When I was a kid, one of the more memorable experiences I had was when my grandfather took me to the dedication ceremony of the John F. Kennedy Presidential Library and Museum. The ceremony was particularly poignant for him. He helped Kennedy campaign for President in 1960. For me, it was one of the early factors that inspired me to study political science. The Boston Marathon bombing and the fire at the library brought this memory flooding back.
This week, President George W. Bush's Library and Museum opened at Southeastern Methodist University in Dallas, TX. Like any Presidential library opening, it's the symbolic culmination of our past President's tenure.
The Bush library gives academics an opportunity to understand the "decision points" that he followed to handle 9/11, execute the Iraq War, and also how he pushed his legislative agenda. It will give visitors a way to touch presidential history, and, of course, inspire young people to get interested in politics.
However, there's a big contradiction in this country between giving political scientists a window into presidential politics and supporting other areas of political research. Last month, the Senate quietly passed Senator Tom Coburn's, R-Okla., amendment to the Continuing Appropriations Act of 2013. The amendment puts a significant restriction on what areas political scientists can study with National Science Foundation funding: only national security and economic development.
These are, of course, important research topics, but there are many others that require examination by academics. Just to name a few: campaign finance, voting behavior, income inequality and the contrast between urban and rural politics. Getting an objective, scientific window into the dynamics of these areas informs political thinking, and also provides the public context into how these things work.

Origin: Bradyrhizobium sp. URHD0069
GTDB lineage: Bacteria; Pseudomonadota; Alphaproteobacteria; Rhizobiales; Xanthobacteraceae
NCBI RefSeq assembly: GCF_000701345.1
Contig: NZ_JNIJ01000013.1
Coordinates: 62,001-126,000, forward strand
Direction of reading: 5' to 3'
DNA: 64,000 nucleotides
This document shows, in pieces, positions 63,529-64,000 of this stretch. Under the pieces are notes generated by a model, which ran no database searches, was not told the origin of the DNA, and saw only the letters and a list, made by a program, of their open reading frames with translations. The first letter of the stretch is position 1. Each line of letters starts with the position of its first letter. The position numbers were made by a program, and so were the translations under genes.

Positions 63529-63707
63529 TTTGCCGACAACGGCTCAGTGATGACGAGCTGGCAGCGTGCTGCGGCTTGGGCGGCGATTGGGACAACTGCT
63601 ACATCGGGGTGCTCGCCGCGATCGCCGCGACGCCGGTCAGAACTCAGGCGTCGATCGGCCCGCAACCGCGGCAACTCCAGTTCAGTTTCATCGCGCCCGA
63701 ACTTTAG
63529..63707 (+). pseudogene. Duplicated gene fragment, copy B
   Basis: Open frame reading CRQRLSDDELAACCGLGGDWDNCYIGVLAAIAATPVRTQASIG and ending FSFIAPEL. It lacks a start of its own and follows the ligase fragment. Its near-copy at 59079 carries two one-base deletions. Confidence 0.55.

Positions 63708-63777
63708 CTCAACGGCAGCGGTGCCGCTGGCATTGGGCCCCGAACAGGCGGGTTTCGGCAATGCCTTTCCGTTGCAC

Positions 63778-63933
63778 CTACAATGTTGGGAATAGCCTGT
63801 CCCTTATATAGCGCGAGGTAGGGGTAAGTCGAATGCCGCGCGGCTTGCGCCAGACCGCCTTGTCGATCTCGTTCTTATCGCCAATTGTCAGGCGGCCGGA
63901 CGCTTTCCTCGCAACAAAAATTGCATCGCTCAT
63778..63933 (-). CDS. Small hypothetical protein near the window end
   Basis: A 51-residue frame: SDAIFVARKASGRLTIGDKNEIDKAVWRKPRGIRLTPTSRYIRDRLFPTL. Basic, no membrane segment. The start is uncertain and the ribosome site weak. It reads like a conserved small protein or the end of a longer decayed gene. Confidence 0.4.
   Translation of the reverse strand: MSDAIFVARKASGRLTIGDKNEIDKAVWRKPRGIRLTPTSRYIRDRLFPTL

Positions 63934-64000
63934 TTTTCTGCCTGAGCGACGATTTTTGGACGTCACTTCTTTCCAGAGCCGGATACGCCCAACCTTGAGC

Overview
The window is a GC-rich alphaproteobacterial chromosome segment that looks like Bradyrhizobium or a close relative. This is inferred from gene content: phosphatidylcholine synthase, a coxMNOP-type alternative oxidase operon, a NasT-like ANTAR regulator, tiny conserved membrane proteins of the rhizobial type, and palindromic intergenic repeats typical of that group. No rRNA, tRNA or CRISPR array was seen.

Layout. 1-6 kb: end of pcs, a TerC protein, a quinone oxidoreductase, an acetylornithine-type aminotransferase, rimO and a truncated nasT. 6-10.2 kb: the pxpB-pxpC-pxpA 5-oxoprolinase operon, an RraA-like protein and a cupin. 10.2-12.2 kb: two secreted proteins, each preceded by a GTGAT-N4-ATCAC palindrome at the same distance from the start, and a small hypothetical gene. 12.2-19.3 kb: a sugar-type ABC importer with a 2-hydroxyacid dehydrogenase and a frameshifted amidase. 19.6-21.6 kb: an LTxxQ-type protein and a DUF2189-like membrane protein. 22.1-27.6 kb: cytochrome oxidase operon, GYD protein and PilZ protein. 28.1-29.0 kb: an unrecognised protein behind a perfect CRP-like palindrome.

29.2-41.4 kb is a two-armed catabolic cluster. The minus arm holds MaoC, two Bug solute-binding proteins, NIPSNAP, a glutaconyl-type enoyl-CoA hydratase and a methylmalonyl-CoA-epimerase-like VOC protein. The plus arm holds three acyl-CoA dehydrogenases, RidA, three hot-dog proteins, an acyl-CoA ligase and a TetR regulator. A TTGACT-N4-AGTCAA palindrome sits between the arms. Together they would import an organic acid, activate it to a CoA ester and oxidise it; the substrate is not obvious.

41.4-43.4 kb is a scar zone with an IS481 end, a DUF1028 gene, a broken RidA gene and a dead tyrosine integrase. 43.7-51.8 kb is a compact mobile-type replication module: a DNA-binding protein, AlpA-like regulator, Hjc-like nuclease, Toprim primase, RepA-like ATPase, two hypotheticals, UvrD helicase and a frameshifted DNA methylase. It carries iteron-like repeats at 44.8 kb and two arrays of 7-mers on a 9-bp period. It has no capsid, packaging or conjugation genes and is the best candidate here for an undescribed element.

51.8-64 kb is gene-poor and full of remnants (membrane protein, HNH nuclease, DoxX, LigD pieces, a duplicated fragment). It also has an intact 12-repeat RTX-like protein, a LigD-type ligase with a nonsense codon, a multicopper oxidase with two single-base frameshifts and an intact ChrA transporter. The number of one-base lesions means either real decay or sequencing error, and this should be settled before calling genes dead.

One major study that is in jeopardy of being cut is the American National Election Study. It is the gold standard of voting behavior research. It has produced a deep understanding of how people vote, and why 50 percent of the voting eligible population decides to stay home on election day. In 2002, the research was used to inform the Help America Vote Act, a law that established funding to make it easier for people to vote.
The GOP doesn't like political science because many studies expose the political problems women, Hispanics, and African-American's face. The party sees this research as an advancement of a "liberal agenda," but this view is to their detriment. Research on Hispanic voters a few years ago predicted how important they would become in presidential elections. Republicans are now making an active play to Hispanics; winning their loyalty is essential to the long-term health of the party. This certainly explains why immigration reform has moved back to the top of the political agenda. American National Election research provided an early predictor of this trend.
One may conclude that it makes sense to cut this budget, but it represents a tiny fraction of this year's $1.3 trillion in expenditures. Let's take partisan politics out of funding political science research, and urge your Congressmen to restore funding for political science research.